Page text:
By Stu Hackel
Quick: Name the three hottest teams in the NHL.
Hint: Two of them missed the playoffs last season and one has compiled its streak entirely on the road.
The Sharks will go for a franchise record six consecutive road wins tonight against the Rangers while wrapping up a trip that was dreamed up by some demonic schedule maker. It began in Newark, NJ, before going up to Boston, south to Nashville, up to Detroit, then to Long Island before ending at Madison Square Garden. But the results certainly have been an improvement over San Jose's 1-3 start in which the Sharks lost three straight after an opening night win.
The first thing that jumps out at you about the Sharks' run is that each of their five victories has been essentially a one-goal game, three of them finishing with empty-netters. They've allowed only 10 goals in the five wins and that's as good a recipe for victory as you can have in the NHL. Brent Burns got the winner in overtime against the Islanders on this power play goal, brought on by a controversial delay of game penalty.
It was a good break for the Sharks but they made the most of it to get the bonus point and keep their streak alive.
It's no coincidence that the Sharks' streak began around the time goalie Antti Niemi and winger Martin Havlat made their season debuts. After recovering from surgery on a leg cyst, Niemi saw his first action in a 1-0 loss to the Ducks right before the trip began. He's played four of the five games since (Thomas Greiss got the win on Long Island on Saturday) and provided his usual poise, which seems to have rubbed off on his teammates.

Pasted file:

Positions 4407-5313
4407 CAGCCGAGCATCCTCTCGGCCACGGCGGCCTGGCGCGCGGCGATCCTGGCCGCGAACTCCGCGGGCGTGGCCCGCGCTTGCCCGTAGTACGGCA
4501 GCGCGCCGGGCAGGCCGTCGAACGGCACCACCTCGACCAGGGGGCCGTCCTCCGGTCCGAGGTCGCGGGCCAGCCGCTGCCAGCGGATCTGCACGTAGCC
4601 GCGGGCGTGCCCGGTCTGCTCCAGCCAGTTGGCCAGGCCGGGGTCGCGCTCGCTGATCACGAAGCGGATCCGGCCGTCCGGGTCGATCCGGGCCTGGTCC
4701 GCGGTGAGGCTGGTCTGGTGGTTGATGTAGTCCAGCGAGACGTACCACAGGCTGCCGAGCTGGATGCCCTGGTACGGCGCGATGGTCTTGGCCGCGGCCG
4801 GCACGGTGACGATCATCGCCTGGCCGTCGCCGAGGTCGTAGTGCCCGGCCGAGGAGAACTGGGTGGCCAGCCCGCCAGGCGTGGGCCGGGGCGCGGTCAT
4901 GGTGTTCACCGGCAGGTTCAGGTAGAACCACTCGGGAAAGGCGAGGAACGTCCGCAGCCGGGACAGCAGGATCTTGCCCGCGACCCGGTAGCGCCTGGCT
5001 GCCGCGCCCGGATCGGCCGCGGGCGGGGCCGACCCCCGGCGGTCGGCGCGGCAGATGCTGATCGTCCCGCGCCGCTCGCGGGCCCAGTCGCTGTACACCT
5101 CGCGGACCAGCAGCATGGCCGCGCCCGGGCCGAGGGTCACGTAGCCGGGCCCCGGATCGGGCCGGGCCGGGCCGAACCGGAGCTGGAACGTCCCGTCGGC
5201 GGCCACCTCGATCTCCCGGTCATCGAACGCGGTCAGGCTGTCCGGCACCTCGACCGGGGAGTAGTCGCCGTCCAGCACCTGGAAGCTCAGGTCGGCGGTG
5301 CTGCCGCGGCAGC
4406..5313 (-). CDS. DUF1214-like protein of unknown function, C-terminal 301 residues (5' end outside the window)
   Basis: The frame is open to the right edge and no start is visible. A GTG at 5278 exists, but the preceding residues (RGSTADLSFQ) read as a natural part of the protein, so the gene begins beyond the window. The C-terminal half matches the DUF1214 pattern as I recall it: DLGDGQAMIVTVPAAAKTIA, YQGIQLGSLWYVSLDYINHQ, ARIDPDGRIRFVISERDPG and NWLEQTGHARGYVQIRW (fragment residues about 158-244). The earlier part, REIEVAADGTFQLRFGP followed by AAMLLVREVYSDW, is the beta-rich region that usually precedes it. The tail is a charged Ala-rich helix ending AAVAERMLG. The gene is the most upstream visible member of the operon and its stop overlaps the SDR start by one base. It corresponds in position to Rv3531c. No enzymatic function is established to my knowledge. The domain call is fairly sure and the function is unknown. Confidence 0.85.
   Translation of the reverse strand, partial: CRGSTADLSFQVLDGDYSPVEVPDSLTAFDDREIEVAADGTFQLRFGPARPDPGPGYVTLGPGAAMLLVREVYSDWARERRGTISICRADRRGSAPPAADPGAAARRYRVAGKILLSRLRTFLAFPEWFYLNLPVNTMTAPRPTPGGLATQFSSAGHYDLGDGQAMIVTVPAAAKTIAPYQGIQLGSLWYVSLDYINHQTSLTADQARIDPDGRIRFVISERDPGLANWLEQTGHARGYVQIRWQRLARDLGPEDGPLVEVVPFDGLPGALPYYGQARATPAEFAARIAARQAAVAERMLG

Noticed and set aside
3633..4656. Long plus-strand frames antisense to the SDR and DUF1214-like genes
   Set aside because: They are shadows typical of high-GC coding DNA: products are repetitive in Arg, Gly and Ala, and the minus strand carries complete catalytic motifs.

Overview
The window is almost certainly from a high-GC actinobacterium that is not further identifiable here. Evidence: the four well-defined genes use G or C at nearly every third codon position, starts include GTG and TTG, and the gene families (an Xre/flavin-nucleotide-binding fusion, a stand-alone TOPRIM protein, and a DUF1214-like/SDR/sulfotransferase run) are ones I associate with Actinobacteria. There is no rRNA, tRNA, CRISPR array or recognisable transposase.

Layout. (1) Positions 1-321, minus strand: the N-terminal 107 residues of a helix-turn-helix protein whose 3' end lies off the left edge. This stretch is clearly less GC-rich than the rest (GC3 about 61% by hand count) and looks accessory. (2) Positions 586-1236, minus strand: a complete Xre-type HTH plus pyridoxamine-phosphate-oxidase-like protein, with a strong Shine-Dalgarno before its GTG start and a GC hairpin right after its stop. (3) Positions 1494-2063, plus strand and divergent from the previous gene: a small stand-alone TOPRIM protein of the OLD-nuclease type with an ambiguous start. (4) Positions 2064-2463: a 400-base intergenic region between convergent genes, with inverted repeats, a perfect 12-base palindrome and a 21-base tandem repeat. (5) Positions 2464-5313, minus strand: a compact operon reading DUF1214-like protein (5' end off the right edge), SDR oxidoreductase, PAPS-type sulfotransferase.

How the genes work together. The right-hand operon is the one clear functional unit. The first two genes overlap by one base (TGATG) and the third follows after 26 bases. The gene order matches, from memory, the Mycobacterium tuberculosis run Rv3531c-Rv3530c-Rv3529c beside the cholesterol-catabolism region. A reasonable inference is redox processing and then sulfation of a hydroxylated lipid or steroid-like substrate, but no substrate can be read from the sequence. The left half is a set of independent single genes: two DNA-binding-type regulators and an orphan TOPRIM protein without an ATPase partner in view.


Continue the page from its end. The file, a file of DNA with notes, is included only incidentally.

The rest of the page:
Havlat, coming off surgery as well, returned for the Devils game and has five assists. Equally important is that his presence on the line with Logan Couture and Ryane Clowe gives San Jose a second offensive threat besides the Joe Thornton-Joe Pavelski-Patrick Marleau trio. Those two lines have exploded on this trip, with Thornton's scoring 11 goals -- Pavelski has five of them -- and Couture's producing six.
For a Rangers team that blew a late 4-1 lead to the Senators on Saturday, those white and teal sweaters won't be a pleasant sight tonight.
The white and red-garbed Sens weren't a pleasant sight for the Broadway Blueshirts who, like the Blue Jackets and Panthers, were victimized by third period Ottawa comebacks during this streak. Against Columbus, Ottawa scored twice in the last 36 seconds...
...to tie and win the second game of their current streak on goals by Jason Spezza and Milan Michalek.
Nor were the Sens gracious hosts on Sunday night to their mortal enemies from Toronto, winning 3-2. Sitting tied for third in the East and just a point behind the Maple Leafs, Ottawa ranks as one of the early season's biggest surprises. This was supposed to be another year of rebuilding and suffering for the Senators, as Wayne Scanlan writes in today's Ottawa Citizen, "Who knew a rebuild could be this much fun?"